Asia is taking the lead in the development and production of renewable energies.

For forty years already, we have seen a pattern of great technical developments shifting their main location from Europe to Asia. The German photo industry moved to Japan in the 1960s, and at the present time, only niche areas of this industry are present in Germany. The European ship building industry moved to Japan and is now mainly located in Korea and China. Even niches of technical industries typically do not fare well in Europe. The whole consumer goods industry, especially home entertainment, is dominated by Korea, Japan, and China. The only industries that have managed to retain a strong footprint in Europe are the car industry and the machine building industry. Both industries were also already in jeopardy of being eliminated in Europe by Japan and Korea. The strong technical developments that were initiated in these industries, however, could allow the European countries to gain back their leading role.

In Europe, a multitude of analysis has explored these developments. Nevertheless, Europeans did not learn the lessons these studies taught. Nearly ten years ago, Europe was developing the technologies for renewable energies, starting production and installation, and focusing on making renewable energies accessible. What is the status today, though?

China is already producing more wind turbines than Europe, and the Chinese companies are independent from any European company. For several years, they have been fully independent of European licenses. The photovoltaic industry is similar. The best photovoltaic cells are currently produced in Taiwan or Malaysia. European companies can only compete within a few niches against Asian photovoltaic cells. China has the greatest production capacity for photovoltaic cells, while the largest market is still Europe.

In light of these realities, we must ask whether these products are fairly traded. Even if the Chinese government provides subsidies for the photovoltaic and wind power companies, this does not explain why the European companies are falling behind the Asian companies in the realm of technology, and why Chinese companies are becoming more successful in other markets as well.

In my opinion, there are two main reasons why Europe is currently losing status in respect to renewable energies.

  1. Convenience behavior. The EEG law assured convenient conditions for the whole renewable energy industry. Product development, system developments, and process development did not maintain the necessary speed. The development of the grid began too late and was blocked by the big electricity companies. Now the discussion centers on the ideas that the energy turnaround of renewable energy is too expensive, and that having a grid in one’s surroundings is unacceptable—ideas that are slowing the speed of development in the industry. To compete against the Asian countries, the whole of European society has to leave its comfort zone and fight for its place in the world’s economy.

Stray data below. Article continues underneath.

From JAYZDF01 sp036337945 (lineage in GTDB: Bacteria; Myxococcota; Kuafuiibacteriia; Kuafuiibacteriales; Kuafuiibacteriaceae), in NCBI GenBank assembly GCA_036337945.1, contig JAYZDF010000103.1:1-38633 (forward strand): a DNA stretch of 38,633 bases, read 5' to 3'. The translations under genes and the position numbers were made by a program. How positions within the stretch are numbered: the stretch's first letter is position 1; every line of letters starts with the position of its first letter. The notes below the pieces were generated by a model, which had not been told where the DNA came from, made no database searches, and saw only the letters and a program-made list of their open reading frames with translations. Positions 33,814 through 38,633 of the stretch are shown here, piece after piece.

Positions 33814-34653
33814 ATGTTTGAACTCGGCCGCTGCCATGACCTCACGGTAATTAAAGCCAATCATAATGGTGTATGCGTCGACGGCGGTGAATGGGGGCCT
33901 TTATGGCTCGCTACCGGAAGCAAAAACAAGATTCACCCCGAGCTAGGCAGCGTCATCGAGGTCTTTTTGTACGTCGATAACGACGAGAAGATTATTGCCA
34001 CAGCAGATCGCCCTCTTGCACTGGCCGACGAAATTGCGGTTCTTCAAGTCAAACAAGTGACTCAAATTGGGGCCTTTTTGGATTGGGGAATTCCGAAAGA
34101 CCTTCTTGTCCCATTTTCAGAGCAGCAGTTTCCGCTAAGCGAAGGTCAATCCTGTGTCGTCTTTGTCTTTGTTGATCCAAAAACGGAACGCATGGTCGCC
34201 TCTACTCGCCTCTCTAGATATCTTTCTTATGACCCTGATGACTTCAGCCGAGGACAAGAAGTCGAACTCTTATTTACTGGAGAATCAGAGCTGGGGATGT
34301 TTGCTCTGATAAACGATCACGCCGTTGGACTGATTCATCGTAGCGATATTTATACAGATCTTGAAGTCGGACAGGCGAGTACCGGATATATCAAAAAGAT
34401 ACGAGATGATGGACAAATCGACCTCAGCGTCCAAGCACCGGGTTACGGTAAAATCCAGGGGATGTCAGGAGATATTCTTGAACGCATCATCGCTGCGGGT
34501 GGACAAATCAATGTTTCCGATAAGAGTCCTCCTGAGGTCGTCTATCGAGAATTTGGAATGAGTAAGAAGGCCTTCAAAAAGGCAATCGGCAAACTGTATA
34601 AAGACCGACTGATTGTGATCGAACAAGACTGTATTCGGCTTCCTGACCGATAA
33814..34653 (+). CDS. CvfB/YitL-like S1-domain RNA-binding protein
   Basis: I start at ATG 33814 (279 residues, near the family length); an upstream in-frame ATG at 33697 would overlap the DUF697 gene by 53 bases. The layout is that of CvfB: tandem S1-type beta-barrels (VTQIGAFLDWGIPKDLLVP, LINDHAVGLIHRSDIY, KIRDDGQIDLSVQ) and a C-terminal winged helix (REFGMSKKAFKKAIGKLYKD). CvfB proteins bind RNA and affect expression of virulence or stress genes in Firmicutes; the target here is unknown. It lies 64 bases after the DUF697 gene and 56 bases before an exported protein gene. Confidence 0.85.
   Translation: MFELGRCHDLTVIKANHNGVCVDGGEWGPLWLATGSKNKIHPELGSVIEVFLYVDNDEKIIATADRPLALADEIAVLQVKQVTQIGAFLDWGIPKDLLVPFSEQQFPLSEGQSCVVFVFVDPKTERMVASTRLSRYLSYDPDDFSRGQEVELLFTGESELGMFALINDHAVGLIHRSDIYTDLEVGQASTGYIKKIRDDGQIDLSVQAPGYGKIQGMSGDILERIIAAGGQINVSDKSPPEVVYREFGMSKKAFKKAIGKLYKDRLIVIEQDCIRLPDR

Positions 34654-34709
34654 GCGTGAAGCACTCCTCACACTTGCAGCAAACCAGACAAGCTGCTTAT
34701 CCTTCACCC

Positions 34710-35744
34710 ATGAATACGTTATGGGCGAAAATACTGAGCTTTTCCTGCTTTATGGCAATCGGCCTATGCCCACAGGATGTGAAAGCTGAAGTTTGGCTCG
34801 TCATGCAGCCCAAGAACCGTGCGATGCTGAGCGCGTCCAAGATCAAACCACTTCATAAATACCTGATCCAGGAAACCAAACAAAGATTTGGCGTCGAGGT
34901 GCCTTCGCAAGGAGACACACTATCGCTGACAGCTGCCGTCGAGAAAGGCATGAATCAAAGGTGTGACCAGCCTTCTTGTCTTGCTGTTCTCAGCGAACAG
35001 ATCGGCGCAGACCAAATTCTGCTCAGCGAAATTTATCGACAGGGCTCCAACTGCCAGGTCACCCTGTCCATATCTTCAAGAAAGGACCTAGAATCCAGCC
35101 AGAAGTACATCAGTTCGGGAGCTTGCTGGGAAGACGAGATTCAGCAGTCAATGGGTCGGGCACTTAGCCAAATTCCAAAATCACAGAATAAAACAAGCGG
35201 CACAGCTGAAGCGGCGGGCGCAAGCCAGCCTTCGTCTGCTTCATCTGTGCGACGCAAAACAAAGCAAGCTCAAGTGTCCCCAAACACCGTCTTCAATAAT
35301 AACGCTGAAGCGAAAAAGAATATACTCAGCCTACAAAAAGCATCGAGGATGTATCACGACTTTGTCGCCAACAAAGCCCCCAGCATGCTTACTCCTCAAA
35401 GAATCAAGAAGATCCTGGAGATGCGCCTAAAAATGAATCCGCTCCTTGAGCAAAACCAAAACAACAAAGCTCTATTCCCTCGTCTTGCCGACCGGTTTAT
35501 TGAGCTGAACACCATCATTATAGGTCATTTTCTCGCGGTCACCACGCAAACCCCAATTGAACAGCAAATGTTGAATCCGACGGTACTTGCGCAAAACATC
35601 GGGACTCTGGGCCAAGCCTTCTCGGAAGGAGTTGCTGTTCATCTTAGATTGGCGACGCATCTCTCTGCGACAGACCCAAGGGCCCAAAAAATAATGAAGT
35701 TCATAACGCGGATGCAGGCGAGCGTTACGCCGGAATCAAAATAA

2. Lack of capability to develop business models and services. Another weak point in European society is the fact that European countries are not as creative as Asian countries in developing business models and services. Europeans are used to the idea that other countries need their products and come to Europe to buy them. Thus, Europeans do not take enough care in providing the services that are needed for their products. They are not sufficiently developing technical services, financial services, and assistance with gaining permission for grid connection, security services, and other necessities. If European companies are not bringing the only outstanding product to the market, they must make their product outstanding due to the package they offer. However, offering such services is not a strong point in European industries.

Europe must change its mentality about marketing products, lest renewable energies continue going the way of ship building and consumer goods. Speed in development and creative business models will play a decisive role in shaping the future of Europe’s renewable energy industry.

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